This section is from the "Studio Light Incorporating The Aristo Eagle - The Artura Bulletin 1912" book, by Aristo Motto. Also see Amazon: Studio Light Incorporating The Aristo Eagle - The Artura Bulletin 1912.
The ink was hardly dry on our first orders to the magazines for the copy to be used in our National Professional Photography Advertising Campaign when we began to hear from it.
News of what we were doing slipped around. Photographers began to ask what our plan of campaign was and write us of their successes.
Secretary Tyree of the National Association saw our advertisement in Ainslee's before hearing of it from any other source. He cut out the page, chopped the two lines off the bottom, inserted the one word "Tyree" in the particular style of type that be uses for his advertising, and slapped it into the Raleigh paper.
He saw the point of what we were trying to do, acted on it and then wrote us that he liked the scheme. We appreciated his letter of commendation, but we appreciated much more the fact that he did something to help make the scheme of value to his business.
The second in our series of advertisements is about The Boy, and is shown on page 5. It will run in the May numbers of American Magazine, McClure's, Mun-sey's, Review of Reviews, and World's Work for full pages, and for a quarter page in Collier's. The Cosmopolitan dated May, will contain - no, did contain -the same copy as that which we announced for the April magazines. (Cosmopolitan is going so fast a pace now-a-days that they issue it a month ahead of its date.)
This advertising is going to be successful because we have a real message. It isn't so much that we are using ten big magazines and two big weeklies. They help. But the real surety of success in this is that we have something to talk about, something that has human interest in it.
We believe our own story. Why, Mr. Photographer, four men out of five will blush for shame when asked (by anybody but a photographer) when last they had a picture taken for the family. Outside of your business and ours there's an honest need, for the happiness of many a family, of just the sort of advertising we are doing. People need to be reminded of their duty and persuaded that it's a pleasant, not a painful duty. You know and we know and the people themselves know that they ought to have more photographs. You and we must keep 'em thinking about it until their only relief is going to a studio (no, forget your studio) and having their pictures made.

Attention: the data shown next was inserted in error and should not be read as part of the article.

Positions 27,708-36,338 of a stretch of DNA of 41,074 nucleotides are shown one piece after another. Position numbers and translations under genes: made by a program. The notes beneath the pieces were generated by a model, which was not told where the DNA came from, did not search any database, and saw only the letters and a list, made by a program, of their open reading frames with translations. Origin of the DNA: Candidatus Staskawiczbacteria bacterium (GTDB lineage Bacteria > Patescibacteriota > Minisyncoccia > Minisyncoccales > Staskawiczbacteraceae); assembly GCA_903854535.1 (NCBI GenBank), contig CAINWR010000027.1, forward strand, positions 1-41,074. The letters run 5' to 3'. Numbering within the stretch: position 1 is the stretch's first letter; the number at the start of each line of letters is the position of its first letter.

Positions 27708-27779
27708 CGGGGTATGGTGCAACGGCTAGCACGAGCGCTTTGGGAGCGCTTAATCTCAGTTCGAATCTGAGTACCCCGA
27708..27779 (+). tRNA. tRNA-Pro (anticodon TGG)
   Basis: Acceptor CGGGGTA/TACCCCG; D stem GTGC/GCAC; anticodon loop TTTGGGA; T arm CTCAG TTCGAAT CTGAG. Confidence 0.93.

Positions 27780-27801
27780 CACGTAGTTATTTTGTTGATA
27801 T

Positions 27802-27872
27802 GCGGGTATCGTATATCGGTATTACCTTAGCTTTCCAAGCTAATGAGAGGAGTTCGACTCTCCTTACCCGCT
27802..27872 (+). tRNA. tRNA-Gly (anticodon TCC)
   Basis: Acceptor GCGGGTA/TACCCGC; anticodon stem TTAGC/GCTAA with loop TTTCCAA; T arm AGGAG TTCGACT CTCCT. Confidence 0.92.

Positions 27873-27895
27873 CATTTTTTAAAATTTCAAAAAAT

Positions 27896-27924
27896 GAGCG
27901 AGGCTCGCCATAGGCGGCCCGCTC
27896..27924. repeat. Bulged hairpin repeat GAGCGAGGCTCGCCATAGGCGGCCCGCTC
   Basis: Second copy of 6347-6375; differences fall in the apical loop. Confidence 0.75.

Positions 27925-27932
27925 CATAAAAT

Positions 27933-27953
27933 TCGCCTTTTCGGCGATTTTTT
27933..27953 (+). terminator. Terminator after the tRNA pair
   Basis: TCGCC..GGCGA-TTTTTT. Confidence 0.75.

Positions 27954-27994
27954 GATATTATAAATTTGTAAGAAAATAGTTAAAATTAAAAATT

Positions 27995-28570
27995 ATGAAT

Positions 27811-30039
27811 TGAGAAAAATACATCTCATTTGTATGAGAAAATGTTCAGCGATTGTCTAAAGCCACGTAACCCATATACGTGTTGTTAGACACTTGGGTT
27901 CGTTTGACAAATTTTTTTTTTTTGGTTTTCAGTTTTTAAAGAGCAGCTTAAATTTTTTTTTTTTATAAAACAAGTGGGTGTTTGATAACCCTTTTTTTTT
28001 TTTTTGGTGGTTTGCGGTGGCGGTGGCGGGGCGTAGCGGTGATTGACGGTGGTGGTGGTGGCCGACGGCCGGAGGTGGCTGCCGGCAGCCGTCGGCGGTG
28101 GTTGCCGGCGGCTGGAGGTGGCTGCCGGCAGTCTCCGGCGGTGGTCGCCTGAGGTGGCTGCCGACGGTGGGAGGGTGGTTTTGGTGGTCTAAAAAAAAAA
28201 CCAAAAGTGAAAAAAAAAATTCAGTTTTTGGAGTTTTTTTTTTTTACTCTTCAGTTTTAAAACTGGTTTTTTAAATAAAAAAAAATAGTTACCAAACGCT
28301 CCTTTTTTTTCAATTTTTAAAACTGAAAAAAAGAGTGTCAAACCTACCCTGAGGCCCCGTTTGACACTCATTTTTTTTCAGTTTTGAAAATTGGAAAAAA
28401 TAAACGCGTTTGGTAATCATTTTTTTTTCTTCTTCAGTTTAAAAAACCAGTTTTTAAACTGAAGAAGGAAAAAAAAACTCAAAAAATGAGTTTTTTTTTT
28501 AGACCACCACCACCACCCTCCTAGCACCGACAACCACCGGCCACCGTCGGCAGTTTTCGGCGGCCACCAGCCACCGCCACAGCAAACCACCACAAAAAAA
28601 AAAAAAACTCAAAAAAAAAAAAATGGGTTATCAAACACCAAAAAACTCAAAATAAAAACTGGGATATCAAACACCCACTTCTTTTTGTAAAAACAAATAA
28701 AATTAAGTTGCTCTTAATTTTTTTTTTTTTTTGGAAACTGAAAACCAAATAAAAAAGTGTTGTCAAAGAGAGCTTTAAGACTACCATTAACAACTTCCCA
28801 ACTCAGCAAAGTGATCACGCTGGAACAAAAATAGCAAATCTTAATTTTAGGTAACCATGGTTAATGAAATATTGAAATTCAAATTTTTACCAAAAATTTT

Now. We have forgotten our competitors in this advertising. Some of 'em are going to sell goods to some of you on which pictures will be made as a result of our advertising - but we are willing to forget that - only we want you to forget your competitor. Just for a trial get out a series of advertisements suggesting the reasons why pictures should be made of this, that and the other member of the family. No, don't say you make 'em cheaper or better. Just say you make 'em or make 'em well - but no comparisons, please. Then in six months you'll tell us it's the best advertising you ever did.
Some people say there's psychology in advertising - some say there's nothing but horse sense. Doesn't it sound more like "horse sense" to increase the number of pictures taken rather than fight with your neighbor as to who shall take 'em?
But above all, don't expect results too quickly. There's been more foolish buncombe published about the Power of Printer's Ink than about most anything we know of. Printer's ink works - not with the explosive power of gasoline, but more as the sun's rays work - slowly, surely. It depends on cumulative effect.
We don't want you to buy a full page in your newspaper to try out our plan. We fear it wouldn't pay you - not now. Advertising, successful advertising, isn't a hundred yard dash - it's a Marathon. You' ve got to go distance to win. If you start too fast you can't hold out. The sprint must come at the finish, not at the start.
Interesting copy, attention to detail of make-up and position, regular insertions and change of copy with every issue - these are more important than the mere size of your advertisement.
How much our advertising does for you depends mostly on what you do to take advantage of it - and remember: Advertising is a Marathon - not a hundred yard dash.
That boy of yours - it seems like yesterday that mother mourned the transition from skirts to trousers - his rocking horse will soon give way to the baseball and the pigskin.
He's developing, changing every day, and you haven't had his picture taken in more than a year - yes, it's two years last Christmas.
There's a photographer in your town. Eastman Kodak Company, Rochester, N. Y pared and sent out to the press is by tender-feet v. ho' have gone near distant. Stewart, Va., the count. seat of Patrick county, is not so very.
Those old Daguerreotypes of grandfather and grandmother and Aunt Mary and then the quaint pictures of father find mothertaken just after the war - money couldn't buy them from YOU.
Arc you forgetful of the fart that future generations would cherish just such pictures of you?
The way Secretary Tyree of the National Photographers' Association connected our National Advertising with his studio. You can do the same thing to make this advertising of value to you in your business.